2014 has seen a focus on the UK's unacceptably high levels of stillbirth like never before. Following attention such as last months' Panorama documentary, it is now lodged in the public consciousness and there is a will from all quarters to take action. Adding their voice to the ring is the Royal College of Obstetricians and Gynaecologists who have just announced the launch of their new initiative Each Baby Counts to help reduce the UK's stillbirth rate. Here at Tommy's we know that, for many years, stillbirth has been treated as an unsolvable problem and to see momentum like this is really heartening.
The UK has one of the highest stillbirth rates in the developed world. Every year 3,500 babies are stillborn. Five hundred of these babies - who are otherwise perfectly healthy - are lost because something goes wrong in labour. From January 2015, the RCOG will start collecting and analysing data from all full-term stillbirths that happen in labour so that learnings can be shared nationally for the very first time. Up until now, hard lessons learned have been kept to a local level, preventing wider understanding and knowledge on a larger scale.
By improving the management of labour for others and accelerating the speed at which this happens, the RCOG hopes to halve the number of these stillbirths by 2020. Their recognition that some stillbirths are preventable feeds into a wider change in mindset across the field, and we can now see real and meaningful action starting to take shape.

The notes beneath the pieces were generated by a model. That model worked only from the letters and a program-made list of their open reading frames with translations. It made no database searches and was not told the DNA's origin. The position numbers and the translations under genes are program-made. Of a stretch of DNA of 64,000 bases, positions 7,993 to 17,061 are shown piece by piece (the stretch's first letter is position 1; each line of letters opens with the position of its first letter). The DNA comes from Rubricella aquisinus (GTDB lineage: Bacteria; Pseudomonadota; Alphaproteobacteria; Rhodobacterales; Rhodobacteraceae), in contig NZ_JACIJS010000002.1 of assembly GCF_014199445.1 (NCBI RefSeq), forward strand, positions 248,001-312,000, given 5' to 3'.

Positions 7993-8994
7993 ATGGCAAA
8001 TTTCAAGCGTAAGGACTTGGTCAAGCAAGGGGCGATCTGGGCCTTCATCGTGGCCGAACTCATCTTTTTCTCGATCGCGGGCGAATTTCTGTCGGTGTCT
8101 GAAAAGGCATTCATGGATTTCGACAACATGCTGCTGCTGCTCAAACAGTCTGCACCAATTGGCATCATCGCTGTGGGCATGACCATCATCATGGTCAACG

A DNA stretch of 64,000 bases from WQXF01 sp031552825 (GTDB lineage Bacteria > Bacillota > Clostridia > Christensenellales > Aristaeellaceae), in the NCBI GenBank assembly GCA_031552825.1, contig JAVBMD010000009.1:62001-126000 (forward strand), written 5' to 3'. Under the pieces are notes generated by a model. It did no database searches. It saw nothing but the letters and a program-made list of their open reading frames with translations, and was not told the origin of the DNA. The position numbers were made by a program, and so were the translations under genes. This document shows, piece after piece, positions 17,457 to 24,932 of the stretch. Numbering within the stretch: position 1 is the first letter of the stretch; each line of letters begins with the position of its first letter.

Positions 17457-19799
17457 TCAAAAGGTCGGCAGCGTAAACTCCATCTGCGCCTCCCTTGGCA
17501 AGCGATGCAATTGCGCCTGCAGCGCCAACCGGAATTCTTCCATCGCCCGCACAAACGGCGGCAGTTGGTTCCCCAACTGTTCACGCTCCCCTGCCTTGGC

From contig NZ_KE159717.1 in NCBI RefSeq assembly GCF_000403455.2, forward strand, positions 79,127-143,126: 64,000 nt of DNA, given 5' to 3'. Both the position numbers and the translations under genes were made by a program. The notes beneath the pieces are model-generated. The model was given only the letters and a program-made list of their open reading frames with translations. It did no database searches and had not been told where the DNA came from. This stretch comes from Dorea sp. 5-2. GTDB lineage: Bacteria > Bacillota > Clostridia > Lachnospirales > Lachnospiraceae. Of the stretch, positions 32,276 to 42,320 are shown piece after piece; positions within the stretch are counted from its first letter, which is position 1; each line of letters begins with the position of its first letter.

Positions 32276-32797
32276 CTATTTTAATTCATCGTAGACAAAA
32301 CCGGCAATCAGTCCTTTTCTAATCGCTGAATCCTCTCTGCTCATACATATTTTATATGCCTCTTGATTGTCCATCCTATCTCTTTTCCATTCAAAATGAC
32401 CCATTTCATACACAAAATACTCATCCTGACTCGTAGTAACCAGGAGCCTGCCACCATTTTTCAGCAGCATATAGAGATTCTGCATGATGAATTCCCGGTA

Whilst this is an important step forwards towards saving babies' lives, it's only part of the answer. The majority of babies who are stillborn pass away due to problems in pregnancy, rather than birth. Tommy's research focuses on what goes wrong in pregnancy such as growth restriction and problems with the placenta, with the aim of spotting babies at risk of being stillborn and delivering them to safety.
However it's a hard reality that research is slow to deliver the answers that we so desperately want. This is particularly true for stillbirth because it is a relatively new field of investigation. It's certainly good to see the RCOG taking action where it can; best practice in clinical care should always be a given and not an aspiration. Each Baby Counts serves as a reminder of this.
Whilst we must do everything in our power to prevent stillbirths happening in labour we mustn't let up on preventing stillbirths that are caused by pregnancy complications either. It's only by combining looking at care in labour with funding considerably more research into pregnancy complications that we will see a reduction in the stillbirth rate across the board.